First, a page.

South Wales Police’s facial recognition use deemed lawful
Written by: Sam Fenwick | Published:

The High Court in Cardiff has found that the use of facial recognition by South Wales Police (SWP) is currently lawful, in response to a claim for judicial review in May that was brought by Ed Bridges, a Cardiff resident who believes his face was scanned twice by cameras that were part of SWP’s ongoing facial recognition trial project.

Liberty argued that South Wales Police’s use of facial recognition technology breached the right to privacy, data protection laws, and anti-discrimination laws, but the court refused the application on all grounds.

In its judgement the court stated: “We are satisfied both that the current legal regime is adequate to ensure the appropriate and non-arbitrary use of AFR Locate [the facial recognition using being trialled by SWP], and that SWP’s use to date of AFR Locate has been consistent with the requirements of the Human Rights Act, and the data protection legislation.” Bridges will appeal the judgment. The system used by SWP was unable to unable to recognise someone unless they were already on a watchlist.

An spokesperson for the Information Commissioner's Office (ICO), an independent authority set up to uphold information rights in the public interest said: “We will be reviewing the judgment carefully. We welcome the court’s finding that the police use of Live Facial Recognition (LFR) systems involves the processing of sensitive personal data of members of the public, requiring compliance with the Data Protection Act 2018. This new and intrusive technology has the potential, if used without the right privacy safeguards, to undermine rather than enhance confidence in the police.

“Our investigation into the first police pilots of this technology has recently finished. We will now consider the court’s findings in finalising our recommendations and guidance to police forces about how to plan, authorise and deploy any future LFR systems.

“In the meantime, any police forces or private organisations using these systems should be aware that existing data protection law and guidance still apply.”

South Wales police and crime commissioner Alun Michael said: “…Rather than resisting interest and debate we have invited people to see what is being done and we actually welcomed the application for Judicial Review by Liberty as providing an additional and formal level of scrutiny over and above what had already been undertaken by myself and my team, by our Joint Ethics Committee and by the outside agencies and the three statutory Commissioners who have all taken an interest in these deployments…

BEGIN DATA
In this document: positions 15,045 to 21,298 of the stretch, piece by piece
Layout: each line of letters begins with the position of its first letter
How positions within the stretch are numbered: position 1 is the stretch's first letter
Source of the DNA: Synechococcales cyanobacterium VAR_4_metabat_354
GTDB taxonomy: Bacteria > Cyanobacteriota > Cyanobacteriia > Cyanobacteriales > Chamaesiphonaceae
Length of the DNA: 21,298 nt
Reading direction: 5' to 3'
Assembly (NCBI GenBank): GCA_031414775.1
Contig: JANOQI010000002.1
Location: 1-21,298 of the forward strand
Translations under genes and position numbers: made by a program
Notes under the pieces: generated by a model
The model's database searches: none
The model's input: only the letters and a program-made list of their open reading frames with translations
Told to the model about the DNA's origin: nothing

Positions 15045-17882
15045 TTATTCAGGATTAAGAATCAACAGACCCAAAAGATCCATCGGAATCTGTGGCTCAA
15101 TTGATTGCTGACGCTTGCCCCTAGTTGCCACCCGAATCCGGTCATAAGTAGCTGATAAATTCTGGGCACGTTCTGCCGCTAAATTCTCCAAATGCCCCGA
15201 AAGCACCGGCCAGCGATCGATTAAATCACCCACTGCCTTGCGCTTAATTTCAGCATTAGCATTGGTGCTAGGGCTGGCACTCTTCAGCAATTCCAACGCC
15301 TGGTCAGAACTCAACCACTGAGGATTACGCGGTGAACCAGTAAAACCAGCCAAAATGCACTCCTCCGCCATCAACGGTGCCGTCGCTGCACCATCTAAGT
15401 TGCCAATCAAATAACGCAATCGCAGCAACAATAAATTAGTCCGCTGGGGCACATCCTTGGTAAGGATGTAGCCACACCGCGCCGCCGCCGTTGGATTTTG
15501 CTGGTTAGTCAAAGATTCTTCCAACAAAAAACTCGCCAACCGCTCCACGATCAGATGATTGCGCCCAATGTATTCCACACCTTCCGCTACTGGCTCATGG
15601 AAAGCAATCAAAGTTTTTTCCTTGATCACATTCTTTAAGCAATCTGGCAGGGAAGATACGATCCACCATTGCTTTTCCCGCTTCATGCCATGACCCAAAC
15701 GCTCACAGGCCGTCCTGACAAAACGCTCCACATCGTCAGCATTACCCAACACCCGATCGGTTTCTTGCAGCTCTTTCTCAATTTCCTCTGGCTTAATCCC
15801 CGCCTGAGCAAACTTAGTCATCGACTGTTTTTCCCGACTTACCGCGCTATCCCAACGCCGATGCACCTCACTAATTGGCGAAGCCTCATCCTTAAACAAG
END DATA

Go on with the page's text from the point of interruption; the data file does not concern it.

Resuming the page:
“I am therefore pleased that the judgement of the court today makes it clear that the use of this technology by South Wales Police is legitimate, but the court is concerned only whether the use is legal. In addition to that reassurance is the robust systems of scrutiny and challenge that I have put in place. This reassures the public that we are getting that balance right between protecting people’s rights and keeping the public safe, and has been welcomed by the Chief Constable.

“Preventing crime and supporting safe, confident, resilient communities is the first responsibility of the police but this has become increasingly difficult because a third has been cut from the Police Grant in recent years. That has made it essential to use innovation and embrace technology like Facial Recognition if we are to have any hope of maintaining police numbers in our local communities across South Wales….”

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